In the Arctic, no one can hear you scream… Of John Carpenter and Kurt Russell’s wonderful collaborations, it’s hard to top this grisly sci-fi classic from 1982. Ostensibly a remake of the Howard Hawks-produced The Thing From Another World, about a group of American researchers who encounter an extraterrestrial life form in the Antarctic, Carpenter and Russell’s film deviated from the original by having their alien able to assimilate its victims. Such a plot twist allowed the director to deploy a cavalcade of grotesque effects depicting the shocking transformation from human to monster. Who can forget the sight of an apparently human head suddenly growing spider legs and scuttling across the floor of the Antarctic base..?
By the time Russell and Carpenter came to make The Thing, they had already enjoyed critical and commercial success, first with Elvis in 1979 and Escape From New York two years later. While Elvis had been a relatively conventional made-for-TV biopic, Escape From New York gave us a first look at the kind of delicious gonzoid antics they would later deploy in The Thing and Big Trouble In Little China. The film also introduced one of Eighties cinema’s most enduring anti-heroes – Snake Plissken. For The Thing, Russell was once again called upon to play an outsider figure forced by circumstances to become a leader: R.J. MacReady. It’s a classic Carpenter trope – and one he inherited from directors like Hawks, who never saw their characters in strictly black and white terms. A protagonist didn’t have to be a wholesome, clean-cut hero.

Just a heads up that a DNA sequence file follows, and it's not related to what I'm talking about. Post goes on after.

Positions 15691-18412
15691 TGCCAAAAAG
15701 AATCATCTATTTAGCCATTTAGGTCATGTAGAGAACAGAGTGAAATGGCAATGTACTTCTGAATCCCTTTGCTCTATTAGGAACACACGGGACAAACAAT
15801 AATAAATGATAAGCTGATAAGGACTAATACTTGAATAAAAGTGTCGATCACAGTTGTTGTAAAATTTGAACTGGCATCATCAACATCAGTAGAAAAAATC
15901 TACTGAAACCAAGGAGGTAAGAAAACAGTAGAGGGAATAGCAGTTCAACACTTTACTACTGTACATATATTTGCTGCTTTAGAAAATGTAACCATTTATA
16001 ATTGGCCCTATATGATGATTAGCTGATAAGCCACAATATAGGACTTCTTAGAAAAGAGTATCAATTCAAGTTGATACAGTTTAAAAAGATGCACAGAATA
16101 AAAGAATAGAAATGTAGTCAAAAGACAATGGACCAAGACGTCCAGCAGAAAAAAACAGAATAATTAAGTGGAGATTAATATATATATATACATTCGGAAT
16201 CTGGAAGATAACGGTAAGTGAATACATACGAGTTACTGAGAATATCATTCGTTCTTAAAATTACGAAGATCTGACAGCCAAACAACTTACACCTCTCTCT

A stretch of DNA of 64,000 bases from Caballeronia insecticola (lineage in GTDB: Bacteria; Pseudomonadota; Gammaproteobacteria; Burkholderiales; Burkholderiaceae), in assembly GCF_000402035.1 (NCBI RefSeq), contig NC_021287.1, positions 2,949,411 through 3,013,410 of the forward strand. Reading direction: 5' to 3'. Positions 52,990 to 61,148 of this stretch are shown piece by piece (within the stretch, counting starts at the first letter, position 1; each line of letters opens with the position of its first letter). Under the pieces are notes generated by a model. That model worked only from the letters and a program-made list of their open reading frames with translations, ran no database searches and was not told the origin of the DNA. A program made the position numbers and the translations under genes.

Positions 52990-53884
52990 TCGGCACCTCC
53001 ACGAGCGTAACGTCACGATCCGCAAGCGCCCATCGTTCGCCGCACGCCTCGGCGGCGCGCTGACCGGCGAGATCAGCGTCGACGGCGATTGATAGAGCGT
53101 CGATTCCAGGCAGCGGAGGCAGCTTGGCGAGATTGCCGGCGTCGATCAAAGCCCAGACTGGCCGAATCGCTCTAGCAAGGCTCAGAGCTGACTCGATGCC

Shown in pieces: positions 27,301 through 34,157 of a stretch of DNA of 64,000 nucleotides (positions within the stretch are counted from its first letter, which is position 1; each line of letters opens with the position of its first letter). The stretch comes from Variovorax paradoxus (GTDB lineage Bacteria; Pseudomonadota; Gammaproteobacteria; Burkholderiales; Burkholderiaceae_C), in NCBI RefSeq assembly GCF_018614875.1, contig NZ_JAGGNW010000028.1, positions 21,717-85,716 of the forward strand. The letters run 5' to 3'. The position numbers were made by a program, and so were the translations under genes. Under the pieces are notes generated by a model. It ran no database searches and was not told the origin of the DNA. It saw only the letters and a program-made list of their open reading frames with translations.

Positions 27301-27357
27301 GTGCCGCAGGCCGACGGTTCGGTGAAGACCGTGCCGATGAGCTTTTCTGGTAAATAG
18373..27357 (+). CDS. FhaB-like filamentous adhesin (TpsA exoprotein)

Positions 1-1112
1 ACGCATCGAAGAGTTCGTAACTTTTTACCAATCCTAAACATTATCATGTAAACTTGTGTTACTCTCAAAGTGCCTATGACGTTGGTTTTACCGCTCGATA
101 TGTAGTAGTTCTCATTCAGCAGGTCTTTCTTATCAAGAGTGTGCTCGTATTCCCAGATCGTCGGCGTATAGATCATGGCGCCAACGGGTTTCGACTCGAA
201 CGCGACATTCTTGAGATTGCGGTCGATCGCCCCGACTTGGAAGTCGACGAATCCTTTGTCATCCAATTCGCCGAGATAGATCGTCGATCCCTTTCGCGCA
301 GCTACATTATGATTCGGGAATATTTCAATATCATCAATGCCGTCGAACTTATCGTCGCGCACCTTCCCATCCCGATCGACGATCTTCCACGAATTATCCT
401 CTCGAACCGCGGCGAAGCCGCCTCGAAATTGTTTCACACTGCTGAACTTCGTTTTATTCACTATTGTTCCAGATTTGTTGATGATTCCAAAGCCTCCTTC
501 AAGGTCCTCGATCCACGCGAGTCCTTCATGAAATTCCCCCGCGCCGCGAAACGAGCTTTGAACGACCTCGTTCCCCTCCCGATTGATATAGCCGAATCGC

For a film in which most of the characters end up dead, it is perhaps fitting that The Thing died at the box office. But it has enjoyed a more successful afterlife, spawning several comic books, video games and – in 2011 – a prequel. Carpenter and Russell’s film, however, remains an unshakeable classic.